Concluding Unscientific Postscript

There is no conclusion to the history of love. On the other hand, after wading through just a few of the innumerable stories and philosophical and theological reflections on love, it may be possible to provide a perspective under the rubric of Kierkegaard's suggestive phrase: ''Concluding Unscientific Postscript.''

Throughout the above pell-mell rush through a few millennia of views on love I have used the terms ''eros'' and ''agape'' as conceptual entrees to sort through the fundamental Hellenistic and biblical sources informing Western reflections. Now I have much greater appreciation of C. S. Lewis's reflection in the ''Introduction'' to his The Four Loves: ''I was looking forward to writing some easy panegyrics of the first sort of love [God's ''Gift-love''] and disparagements of the second [Plato's ''Need-love'']. And much of what I was going to say still seems to me to be true.'' But, Lewis continues, ''I cannot now deny the name love to Need-love. Every time I have tried to think the thing out alone those lines I have ended in puzzles and contradictions. The reality is more complicated than I supposed.''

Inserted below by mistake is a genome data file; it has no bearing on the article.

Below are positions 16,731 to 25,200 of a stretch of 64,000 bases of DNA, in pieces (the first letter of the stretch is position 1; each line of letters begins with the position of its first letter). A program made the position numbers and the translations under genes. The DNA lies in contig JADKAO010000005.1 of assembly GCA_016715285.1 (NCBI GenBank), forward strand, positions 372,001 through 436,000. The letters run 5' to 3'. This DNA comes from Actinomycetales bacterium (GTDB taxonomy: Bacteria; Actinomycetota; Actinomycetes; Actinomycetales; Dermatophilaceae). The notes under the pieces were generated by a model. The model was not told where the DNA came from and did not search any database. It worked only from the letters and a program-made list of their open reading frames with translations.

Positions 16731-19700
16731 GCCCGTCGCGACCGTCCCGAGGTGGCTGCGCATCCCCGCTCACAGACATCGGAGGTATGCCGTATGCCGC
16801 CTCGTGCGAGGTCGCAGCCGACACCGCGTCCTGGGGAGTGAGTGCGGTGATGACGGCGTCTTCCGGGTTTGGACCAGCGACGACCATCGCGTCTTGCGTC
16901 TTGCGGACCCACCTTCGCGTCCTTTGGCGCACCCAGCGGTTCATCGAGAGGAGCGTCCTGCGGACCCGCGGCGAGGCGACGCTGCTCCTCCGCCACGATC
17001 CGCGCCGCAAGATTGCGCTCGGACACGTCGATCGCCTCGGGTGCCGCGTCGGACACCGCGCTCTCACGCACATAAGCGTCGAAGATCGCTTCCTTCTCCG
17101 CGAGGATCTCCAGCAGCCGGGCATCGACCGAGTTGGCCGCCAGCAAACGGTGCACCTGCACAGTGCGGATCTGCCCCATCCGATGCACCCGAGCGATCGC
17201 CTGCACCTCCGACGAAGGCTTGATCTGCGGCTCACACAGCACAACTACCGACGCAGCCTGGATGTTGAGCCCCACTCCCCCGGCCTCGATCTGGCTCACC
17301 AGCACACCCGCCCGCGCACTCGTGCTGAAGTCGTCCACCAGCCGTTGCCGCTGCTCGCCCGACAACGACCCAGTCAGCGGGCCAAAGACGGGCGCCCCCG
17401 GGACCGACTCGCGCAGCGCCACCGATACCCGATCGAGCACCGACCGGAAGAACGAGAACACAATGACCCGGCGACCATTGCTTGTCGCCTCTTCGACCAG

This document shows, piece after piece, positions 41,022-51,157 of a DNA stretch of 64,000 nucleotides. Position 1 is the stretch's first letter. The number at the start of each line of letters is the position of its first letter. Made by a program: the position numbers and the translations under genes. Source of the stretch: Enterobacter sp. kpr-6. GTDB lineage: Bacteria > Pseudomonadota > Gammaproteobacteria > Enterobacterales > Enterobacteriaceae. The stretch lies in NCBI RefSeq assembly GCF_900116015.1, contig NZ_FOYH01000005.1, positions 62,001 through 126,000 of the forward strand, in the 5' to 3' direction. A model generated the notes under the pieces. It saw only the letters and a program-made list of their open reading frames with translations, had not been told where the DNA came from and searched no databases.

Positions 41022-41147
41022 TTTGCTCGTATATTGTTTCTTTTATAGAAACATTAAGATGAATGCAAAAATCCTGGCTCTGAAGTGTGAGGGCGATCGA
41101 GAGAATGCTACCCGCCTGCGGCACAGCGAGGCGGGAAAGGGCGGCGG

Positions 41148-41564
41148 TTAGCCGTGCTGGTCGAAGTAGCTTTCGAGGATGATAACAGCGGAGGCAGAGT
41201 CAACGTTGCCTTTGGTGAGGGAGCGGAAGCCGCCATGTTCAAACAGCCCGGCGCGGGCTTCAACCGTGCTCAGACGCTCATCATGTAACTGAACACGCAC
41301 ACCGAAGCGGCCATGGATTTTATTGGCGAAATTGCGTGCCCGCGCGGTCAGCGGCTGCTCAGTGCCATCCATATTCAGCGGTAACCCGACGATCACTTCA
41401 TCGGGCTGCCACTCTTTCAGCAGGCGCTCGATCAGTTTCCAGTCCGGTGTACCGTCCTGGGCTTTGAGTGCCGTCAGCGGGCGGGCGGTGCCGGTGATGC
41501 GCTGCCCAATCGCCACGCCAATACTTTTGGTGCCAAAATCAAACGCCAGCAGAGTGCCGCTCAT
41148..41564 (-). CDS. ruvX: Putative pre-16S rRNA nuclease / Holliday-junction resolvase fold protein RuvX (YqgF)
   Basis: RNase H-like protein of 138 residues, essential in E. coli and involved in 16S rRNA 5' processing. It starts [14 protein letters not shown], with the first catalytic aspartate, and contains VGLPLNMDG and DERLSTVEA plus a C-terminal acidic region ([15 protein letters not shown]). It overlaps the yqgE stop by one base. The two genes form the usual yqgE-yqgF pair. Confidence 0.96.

''The reality is more complicated than I supposed.'' It occurs to me now that another paradigm may also serve as a clue to the relationship of need and gift to love. Perhaps we could think of the interaction of the twin sources of our culture's views on love in terms of a tale of two banquets. The two banquets are Plato's Symposium and the biblical accounts of the Messianic banquet including Jesus's last supper. The former celebrates love as the means for transcendence, for ascent from this world of illusion, disappointment, and death to the world of ideas, the ''real'' world of beauty and the good. The consequent orientation to life is eudaemonism - the drive for happiness, for well-being. The latter celebrates love as imminent relationships in this world in the midst of failure and death. In Isaiah, God's ''everlasting covenant,'' his ''steadfast, sure love for David'' is the basis for inviting the poor to a joyful banquet. ''Ho, everyone who thirsts, come to the waters; and you that have no money, come, buy and eat! Come, buy wine and milk without money and without price'' (Isa. 55:1-3). The banquet is inclusive. ''The Lord of hosts will make for all peoples a feast of rich food, a feast of well-aged wines, of rich food filled with marrow, of well-aged wines strained clear'' (Isa. 25:6). The examples can be multiplied from the manna of the Exodus to the oil and bread of Elisha to the feedings of the multitudes in the New Testament. The theme of food runs throughout the Gospel of Luke. Here too the banquet is inclusive. ''The Son of Man has come eating and drinking'' and is called ''a glutton and drunkard, a friend of tax collectors and sinners!'' (Luke 7:34). God is the host of the banquet from the Passover celebration to the Last Supper symbolized in the words ''for you'' and ''for many.'' The Last Supper banquet is both the echo of Israel's Passover celebration of deliverance from bondage and the conclusion to the ''first of his [Jesus's] signs,'' the changing of water into wine - some 180 gallons! - at the wedding in Cana (John 2:1-11). The consequent orientation to life is eucharistia - thanksgiving - that extends to and includes others.